JWA and XRCC1 expression status in resectable gastric cancer cases treated with adjuvant chemotherapy compared with surgery was tested in a first training cohort, a second testing cohort and finally in a validation cohort (n = 80, 374 and 385 respectively) [47] showing that protein levels of both were significantly downregulated in gastric cancer lesions compared with adjacent non-cancerous tissues. Low tumoral JWA or XRCC1 expression significantly correlated with shorter overall survival (OS) and multivariate regression analysis showed that low JWA and XRCC1 expression, separately and together, were independent negative markers of OS. Adjuvant fluorouracil-leucovorin-oxaliplatin (FLO) significantly improved OS compared with surgery alone. However, this effect was evident only in the JWA or XRCC1 low expression group; similar effect was also observed in patients with fluorouracil- leucovorin-platinum (FLP) regimen for JWA and XRCC1. Therefore, JWA and XRCC1 protein expression in tumor are novel candidate prognostic markers and predictive factors for benefit of adjuvant platinum-based chemotherapy (FLO or FLP) in resectable human gastric carcinoma.

Further molecular analyses on the roles of JWA and XRCC1 were performed in cisplatin sensitive (SGC7901, BGC823) and resistant (SGC7901/DDP, BGC823/DDP) human gastric cancer cells and unraveled mechanistically that JWA regulated cisplatin induced DNA damage and apoptosis through CK2—P-XRCC1—XRCC1 pathway, indicating a putative target for reversing cisplatin resistance in gastric cancer [48].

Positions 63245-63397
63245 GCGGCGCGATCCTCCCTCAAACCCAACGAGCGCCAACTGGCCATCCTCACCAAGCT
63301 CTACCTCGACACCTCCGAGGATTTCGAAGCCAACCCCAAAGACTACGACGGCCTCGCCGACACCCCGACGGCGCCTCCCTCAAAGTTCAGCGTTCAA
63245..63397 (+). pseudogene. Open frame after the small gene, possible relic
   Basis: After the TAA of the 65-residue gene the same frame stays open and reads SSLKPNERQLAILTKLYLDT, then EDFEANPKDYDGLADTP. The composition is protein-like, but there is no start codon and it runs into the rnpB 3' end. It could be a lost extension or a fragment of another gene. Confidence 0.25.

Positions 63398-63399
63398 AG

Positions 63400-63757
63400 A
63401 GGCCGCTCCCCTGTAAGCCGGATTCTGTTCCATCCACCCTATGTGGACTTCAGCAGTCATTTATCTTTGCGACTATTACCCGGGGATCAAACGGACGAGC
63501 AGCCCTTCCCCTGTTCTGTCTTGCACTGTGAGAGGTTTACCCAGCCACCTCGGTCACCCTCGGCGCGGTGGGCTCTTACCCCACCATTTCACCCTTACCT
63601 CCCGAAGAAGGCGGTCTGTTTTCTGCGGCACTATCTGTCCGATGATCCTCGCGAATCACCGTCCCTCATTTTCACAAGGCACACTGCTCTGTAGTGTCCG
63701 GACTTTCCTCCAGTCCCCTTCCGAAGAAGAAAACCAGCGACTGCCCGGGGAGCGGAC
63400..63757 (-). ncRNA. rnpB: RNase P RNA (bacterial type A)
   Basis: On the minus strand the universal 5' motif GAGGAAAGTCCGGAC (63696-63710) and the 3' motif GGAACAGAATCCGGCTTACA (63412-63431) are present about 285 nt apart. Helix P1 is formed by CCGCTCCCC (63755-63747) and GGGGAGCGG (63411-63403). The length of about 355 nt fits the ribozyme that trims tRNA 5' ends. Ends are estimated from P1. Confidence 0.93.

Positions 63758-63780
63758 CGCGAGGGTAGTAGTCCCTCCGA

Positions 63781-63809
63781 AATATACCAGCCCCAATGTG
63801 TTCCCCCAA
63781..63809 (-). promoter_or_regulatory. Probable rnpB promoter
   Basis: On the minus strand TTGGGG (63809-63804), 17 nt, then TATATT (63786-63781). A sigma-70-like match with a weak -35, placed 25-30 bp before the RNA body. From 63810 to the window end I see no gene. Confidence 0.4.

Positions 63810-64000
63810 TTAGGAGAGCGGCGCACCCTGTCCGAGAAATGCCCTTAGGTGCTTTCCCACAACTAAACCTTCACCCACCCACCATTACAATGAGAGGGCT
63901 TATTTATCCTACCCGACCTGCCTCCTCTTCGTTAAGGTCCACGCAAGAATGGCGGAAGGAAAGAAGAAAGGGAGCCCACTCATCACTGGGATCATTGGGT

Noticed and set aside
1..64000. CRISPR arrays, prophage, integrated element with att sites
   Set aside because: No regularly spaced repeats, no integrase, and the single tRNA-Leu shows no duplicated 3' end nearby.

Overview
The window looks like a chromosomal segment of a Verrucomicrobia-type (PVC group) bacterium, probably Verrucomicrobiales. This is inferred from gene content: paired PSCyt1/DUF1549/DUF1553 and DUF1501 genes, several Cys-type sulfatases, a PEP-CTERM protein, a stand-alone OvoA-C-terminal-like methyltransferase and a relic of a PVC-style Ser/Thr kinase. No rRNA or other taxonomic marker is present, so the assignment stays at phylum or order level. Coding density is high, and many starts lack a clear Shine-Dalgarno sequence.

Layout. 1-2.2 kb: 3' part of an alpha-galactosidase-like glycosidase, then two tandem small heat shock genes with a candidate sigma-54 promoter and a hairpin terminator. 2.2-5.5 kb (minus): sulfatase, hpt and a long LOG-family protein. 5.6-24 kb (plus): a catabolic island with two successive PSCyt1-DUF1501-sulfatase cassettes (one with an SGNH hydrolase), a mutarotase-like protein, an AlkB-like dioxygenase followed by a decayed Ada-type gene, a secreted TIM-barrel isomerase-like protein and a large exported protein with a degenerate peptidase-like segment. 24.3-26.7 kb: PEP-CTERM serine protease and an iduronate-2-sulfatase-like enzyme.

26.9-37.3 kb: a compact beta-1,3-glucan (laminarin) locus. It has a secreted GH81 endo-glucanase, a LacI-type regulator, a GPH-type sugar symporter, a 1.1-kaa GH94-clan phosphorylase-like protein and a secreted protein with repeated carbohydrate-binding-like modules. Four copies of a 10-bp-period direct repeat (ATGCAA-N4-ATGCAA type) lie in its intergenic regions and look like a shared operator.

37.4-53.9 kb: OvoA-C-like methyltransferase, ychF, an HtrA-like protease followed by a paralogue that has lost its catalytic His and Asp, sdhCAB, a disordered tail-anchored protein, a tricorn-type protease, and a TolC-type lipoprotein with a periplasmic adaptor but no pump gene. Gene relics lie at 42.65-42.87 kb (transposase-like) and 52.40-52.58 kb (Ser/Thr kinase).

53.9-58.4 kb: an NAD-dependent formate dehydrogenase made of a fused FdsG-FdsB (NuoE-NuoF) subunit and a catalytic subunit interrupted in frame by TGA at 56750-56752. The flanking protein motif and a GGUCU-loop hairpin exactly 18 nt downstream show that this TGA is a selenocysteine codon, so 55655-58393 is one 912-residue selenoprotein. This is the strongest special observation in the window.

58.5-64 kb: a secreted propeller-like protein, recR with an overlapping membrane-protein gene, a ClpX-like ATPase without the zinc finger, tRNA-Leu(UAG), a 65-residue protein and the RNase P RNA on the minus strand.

The first two microRNAs (miRNAs) discovered—lin-4 in 1993 and let-7 in 2000—have critical roles in worm development, as loss of either results in retarded worm development due to lack of cell differentiation. Consequently, when miRNAs were recognized as a large and highly conserved class of genes in 2001, scientists quickly surmised miRNAs potential in cancer biology. Indeed, cancers are characterized by altered miRNA expression profiles and individual miRNAs can act as oncogenes and tumor suppressors. In his presentation “From worm to man: Discovery of microRNA and current potential as clinical biomarkers and targets”, Pål Sætrom, Department of Computer and Information Science took us through why microRNAs are considered promising candidates both as cancer biomarkers and as therapeutic targets. To illustrate, PubMed has presently indexed more than 60,000 papers and abstracts on miRNAs; 40 % of these are about cancer.

MicroRNAs are short, non-coding RNAs comprising 18–23 nucleotides, and more than 2000 microRNAs have been reported in the human genome. MicroRNAs exert cell-specific activity by binding to the 3′UTR of mRNAs and thereby negatively regulating translation. The mature microRNAs are bound in protein complexes in which they are stable in tissues and blood. Most current therapeutic strategies aim to address tumor imbalance in miRNA expression and individual miRNA’s role as oncogene or tumor suppressor. Specifically, tumors with down-regulated miRNAs that are tumor suppressors are treated by introducing molecules that mimic miRNAs, whereas tumors with up-regulated oncogenic miRNAs are treated by introducing molecules (anti-miRs) that prevent the oncomirs from binding their target RNAs. Currently, a mimic for miR-34 is in clinical trials for liver cancer, whereas multiple anti-miRs are at the preclinical stage for different cancers [49].

Most current therapeutic strategies aim to affect miRNAs canonical roles in regulating protein coding genes post transcription in the cytoplasm. However, miRNAs can also regulate genes by affecting gene transcription in the nucleus. Others and we have shown that artificial miRNA-like RNAs, so-called short activating RNAs (saRNAs) can transcriptionally up-regulate target genes [50]. One such saRNA, targeting the transcription factor CCAAT/enhancer-binding protein alpha (CEBPA), can reduce tumor burden and improve liver function in liver cancer models and is currently in clinical Phase 1.